2019 (English)In: Prosthetics and orthotics international, ISSN 0309-3646, E-ISSN 1746-1553Article in journal, Editorial material (Other academic) In press
Place, publisher, year, edition, pages
Sage Publications, 2019
National Category
Orthopaedics
Identifiers
urn:nbn:se:hj:diva-46750 (URN)
Available from: 2019-10-30 Created: 2019-10-30 Last updated: 2019-10-30
Larsen, L. B., Ramstrand, N. & Tranberg, R. (2019). Duty belt or load-bearing vest? Discomfort and pressure distribution for police driving standard fleet vehicles. Applied Ergonomics, 80, 146-151
Open this publication in new window or tab >>Duty belt or load-bearing vest? Discomfort and pressure distribution for police driving standard fleet vehicles
2019 (English)In: Applied Ergonomics, ISSN 0003-6870, E-ISSN 1872-9126, Vol. 80, p. 146-151Article in journal (Refereed) Published
Abstract [en]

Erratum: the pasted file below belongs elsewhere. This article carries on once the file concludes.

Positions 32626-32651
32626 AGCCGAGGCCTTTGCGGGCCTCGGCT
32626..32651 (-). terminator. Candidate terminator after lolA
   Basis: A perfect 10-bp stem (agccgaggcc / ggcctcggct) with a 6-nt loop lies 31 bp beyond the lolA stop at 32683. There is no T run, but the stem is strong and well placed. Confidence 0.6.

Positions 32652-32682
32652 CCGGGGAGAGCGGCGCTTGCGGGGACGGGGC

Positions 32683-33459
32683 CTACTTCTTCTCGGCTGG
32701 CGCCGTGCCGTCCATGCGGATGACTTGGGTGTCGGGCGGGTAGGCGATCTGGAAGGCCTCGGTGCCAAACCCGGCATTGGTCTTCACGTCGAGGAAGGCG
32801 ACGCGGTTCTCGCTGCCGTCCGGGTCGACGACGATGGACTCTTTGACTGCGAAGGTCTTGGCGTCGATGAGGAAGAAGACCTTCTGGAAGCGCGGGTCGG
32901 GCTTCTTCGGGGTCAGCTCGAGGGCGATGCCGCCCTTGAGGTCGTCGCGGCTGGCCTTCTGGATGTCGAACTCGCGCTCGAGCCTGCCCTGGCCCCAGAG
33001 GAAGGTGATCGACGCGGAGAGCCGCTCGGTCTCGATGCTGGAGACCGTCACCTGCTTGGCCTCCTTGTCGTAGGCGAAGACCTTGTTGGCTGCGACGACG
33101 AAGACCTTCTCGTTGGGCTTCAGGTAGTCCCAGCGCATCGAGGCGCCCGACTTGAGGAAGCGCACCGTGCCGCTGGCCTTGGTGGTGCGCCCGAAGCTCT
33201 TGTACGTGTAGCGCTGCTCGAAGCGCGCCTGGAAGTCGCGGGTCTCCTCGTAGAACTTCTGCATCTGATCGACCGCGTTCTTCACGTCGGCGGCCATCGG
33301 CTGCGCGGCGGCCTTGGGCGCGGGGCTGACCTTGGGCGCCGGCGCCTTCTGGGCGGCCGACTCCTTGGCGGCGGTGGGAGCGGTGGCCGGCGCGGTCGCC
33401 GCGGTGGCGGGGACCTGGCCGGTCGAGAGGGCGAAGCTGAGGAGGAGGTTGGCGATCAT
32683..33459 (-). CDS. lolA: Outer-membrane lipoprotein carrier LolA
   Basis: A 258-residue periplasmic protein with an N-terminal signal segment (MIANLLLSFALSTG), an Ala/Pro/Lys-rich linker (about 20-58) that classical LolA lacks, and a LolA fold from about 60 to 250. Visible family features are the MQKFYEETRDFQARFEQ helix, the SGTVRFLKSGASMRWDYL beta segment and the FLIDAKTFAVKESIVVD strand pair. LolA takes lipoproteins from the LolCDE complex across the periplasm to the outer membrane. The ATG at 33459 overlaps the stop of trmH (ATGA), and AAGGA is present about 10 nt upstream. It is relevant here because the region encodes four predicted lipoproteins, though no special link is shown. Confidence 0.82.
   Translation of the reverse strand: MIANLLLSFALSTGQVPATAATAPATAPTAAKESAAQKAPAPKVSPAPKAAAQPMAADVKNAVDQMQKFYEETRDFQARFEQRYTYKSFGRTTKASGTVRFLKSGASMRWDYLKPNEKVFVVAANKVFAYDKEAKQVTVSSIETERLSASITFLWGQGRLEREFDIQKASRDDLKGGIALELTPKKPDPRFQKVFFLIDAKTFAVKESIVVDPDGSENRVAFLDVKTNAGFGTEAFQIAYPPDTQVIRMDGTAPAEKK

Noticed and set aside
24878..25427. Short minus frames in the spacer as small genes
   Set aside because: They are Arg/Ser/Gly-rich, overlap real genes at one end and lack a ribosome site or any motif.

Police working in active duty have a high prevalence of musculoskeletal pain, with lower back pain being the most frequently reported. As a part of uniform regulations, Swedish police are mandated to wear body armour and duty belts at all times during work. This study aimed to investigate the effect of different load carriage designs on in-vehicle sitting pressure and self-rated discomfort among police. Results showed less discomfort when wearing the alternate load carriage system incorporating a load-bearing vest and thigh holster compared to the standard load carriage system consisting of a duty belt. Pressures in the lower back were reduced when wearing the load-bearing vest whereas pressures in the upper back region increased. Relocating appointments away from the waist has the potential to improve sitting positions and the ergonomic situation for police when driving fleet vehicles.